War on carbon dioxide is declared. No economy in history has taken such a strong decision in terms of economic development, innovation and “decarbonisation”. Europe is in pole position towards the establishment of a greener economy but the low- carbon roadmap will deliver a set of challenges not easy to deal with.
Back to the future: European short-term and long-term targets
If our habits do not change, the overall temperature of the planet might increase by as much as 4°C by 2100 with all the cataclysmic repercussions attached. With the "Roadmap for moving to a competitive low-carbon economy in 2050", Europe is looking beyond the short-term targets of Europe 2020 which included reducing emissions to 20% below 1990 levels and raising the share of renewables in its energy mix to 20%. In order to enable the transition to a zero-carbon power sector, a number of short-term objectives have been set up.
Europe 2020 will be followed by the report Power Perspectives 2030 examining the challenges and solutions in order to remain on track to full decarbonisation by 2050. European short-term actions will determine the success or failure of our future low-carbon economy. Binding targets and direct support by member states will reduce the large number of uncertainties and will give enough confidence to markets and citizens. One thing is certain: by declaring a reduction of domestic emissions by 80 to 95% by mid-century, Europe seems ready to move forward, sending a strong signal to the international community.
Roadmap 2050 explanation
The roadmap is a starting point for policy makers and various stakeholders to identify effective measures and to make appropriate energy choices, destination a carbon-free economy. It is a kind of guide, a Jiminy Cricket who will help member states taking the right decisions. The analysis is based on five illustrative decarbonisation scenarios, created by combining in different ways the four main decarbonisation routes – energy efficiency, renewables, nuclear and carbon capture and storage (CCS). Every national government will then be free to choose their 'favorite combo' with the roadmap setting out the implications and giving an overview of the challenges to expect depending on the scenario chosen. Even though none of the scenarios is likely to exactly materialize, the roadmap identifies a number of elements, a set of "golden rules" or best practices, which have positive impacts in all circumstances yielding some key conclusions to help shape decarbonisation strategies.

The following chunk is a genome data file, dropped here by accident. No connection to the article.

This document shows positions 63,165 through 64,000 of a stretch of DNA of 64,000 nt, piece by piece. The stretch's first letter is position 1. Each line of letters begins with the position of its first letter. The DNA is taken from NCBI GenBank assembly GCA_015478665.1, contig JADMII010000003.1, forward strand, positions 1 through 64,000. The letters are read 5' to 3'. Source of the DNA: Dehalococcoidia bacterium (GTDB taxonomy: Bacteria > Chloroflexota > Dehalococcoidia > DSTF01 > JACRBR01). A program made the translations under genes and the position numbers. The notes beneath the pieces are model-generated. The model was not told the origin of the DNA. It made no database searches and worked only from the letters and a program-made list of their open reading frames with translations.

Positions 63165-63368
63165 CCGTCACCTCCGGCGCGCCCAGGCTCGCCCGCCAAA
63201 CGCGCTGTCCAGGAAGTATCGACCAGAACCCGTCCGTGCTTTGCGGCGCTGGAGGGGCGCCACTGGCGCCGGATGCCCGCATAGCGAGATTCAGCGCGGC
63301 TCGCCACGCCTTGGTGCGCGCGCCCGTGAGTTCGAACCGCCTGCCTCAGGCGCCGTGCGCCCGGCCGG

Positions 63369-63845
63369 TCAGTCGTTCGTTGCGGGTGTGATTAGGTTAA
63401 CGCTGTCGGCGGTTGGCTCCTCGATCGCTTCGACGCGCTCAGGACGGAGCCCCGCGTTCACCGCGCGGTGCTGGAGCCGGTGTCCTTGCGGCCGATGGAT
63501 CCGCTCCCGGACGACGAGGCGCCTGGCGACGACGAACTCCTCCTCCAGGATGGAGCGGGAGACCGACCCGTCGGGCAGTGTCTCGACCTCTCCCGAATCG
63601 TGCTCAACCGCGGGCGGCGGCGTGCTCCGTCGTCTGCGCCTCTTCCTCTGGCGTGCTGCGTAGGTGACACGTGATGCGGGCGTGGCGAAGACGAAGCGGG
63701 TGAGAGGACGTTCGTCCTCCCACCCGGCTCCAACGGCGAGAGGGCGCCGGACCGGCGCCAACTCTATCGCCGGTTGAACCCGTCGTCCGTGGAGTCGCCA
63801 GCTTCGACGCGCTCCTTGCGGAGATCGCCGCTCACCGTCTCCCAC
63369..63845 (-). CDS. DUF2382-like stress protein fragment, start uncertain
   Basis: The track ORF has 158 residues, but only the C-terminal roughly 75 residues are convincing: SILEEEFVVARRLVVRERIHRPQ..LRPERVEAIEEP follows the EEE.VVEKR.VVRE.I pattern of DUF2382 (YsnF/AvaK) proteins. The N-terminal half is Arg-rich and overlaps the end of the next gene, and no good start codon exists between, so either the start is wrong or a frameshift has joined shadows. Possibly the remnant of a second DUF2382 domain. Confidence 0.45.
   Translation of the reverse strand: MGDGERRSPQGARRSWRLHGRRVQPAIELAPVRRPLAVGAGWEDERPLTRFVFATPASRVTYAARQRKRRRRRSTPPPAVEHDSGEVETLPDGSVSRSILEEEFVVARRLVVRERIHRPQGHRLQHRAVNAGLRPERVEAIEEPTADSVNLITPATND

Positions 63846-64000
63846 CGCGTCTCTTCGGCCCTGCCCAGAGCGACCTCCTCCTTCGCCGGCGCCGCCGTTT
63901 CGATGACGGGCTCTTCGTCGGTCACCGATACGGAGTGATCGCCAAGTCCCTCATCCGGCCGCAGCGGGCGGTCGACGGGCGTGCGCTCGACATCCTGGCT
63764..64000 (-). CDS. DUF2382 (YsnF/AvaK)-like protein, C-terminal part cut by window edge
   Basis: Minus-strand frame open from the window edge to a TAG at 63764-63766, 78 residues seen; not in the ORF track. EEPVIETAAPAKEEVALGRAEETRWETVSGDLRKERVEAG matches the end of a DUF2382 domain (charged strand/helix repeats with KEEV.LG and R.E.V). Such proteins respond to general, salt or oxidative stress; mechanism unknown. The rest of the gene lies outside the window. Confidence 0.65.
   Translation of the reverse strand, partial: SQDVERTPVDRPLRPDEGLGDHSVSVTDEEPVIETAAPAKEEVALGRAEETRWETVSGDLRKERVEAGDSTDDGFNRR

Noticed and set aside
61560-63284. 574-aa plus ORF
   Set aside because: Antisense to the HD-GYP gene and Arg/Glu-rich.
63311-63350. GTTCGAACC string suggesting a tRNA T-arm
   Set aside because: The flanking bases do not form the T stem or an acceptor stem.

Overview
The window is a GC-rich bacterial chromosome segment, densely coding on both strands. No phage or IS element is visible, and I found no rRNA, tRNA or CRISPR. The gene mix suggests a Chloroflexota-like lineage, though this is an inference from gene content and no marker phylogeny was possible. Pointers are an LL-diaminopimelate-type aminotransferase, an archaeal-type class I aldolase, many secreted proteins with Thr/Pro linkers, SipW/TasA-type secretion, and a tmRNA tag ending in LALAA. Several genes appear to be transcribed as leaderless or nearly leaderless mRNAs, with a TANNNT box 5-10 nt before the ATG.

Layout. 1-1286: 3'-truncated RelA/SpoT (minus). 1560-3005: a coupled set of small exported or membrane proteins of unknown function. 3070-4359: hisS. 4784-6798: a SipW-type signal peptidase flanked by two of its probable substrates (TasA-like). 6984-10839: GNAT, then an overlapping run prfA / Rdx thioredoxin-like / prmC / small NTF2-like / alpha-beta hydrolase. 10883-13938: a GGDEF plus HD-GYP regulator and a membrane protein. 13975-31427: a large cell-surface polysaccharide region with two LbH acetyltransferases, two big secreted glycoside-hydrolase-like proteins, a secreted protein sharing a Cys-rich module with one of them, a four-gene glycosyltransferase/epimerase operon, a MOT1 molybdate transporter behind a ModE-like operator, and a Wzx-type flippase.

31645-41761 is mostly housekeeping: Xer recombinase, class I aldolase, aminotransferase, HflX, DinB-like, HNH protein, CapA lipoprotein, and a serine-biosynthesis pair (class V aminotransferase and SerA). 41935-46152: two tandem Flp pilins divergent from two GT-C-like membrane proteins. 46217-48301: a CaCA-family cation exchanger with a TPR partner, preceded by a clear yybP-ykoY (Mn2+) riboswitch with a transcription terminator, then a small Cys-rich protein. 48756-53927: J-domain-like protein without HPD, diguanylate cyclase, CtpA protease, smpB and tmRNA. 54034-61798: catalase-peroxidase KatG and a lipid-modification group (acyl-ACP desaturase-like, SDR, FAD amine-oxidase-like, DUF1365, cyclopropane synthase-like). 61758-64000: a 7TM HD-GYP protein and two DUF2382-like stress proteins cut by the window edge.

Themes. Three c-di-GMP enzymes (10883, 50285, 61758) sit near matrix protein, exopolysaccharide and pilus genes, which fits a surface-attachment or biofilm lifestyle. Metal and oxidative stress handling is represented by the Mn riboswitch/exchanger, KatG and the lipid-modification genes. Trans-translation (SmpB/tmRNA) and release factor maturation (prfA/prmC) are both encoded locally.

Pro and against: are 398 votes enough to change the world?
The roadmap was adopted by the European Parliament with 398 for, 132 against, 104 abstentions. Many are now worried that the cost of green energy together with a zero-carbon economy will make Europe uncompetitive and that it will not be enough to mitigate the current environmental crisis. In contrast, the rapporteur, Chris Davies (ALDE, UK) argues that “The more we do now the easier it will be in the future. Either we take a lead in promoting a low carbon economy or we get left behind. This is an opportunity to promote investment and stimulate technological innovation. It will leave Europe stronger not weaker.” Such an ambitious target will surely shape the world, affecting both the market and the environment. Time only will reveal if Europe is indeed 'the One' who will teach the world a lesson on how to be competitive but fair-play with the environment.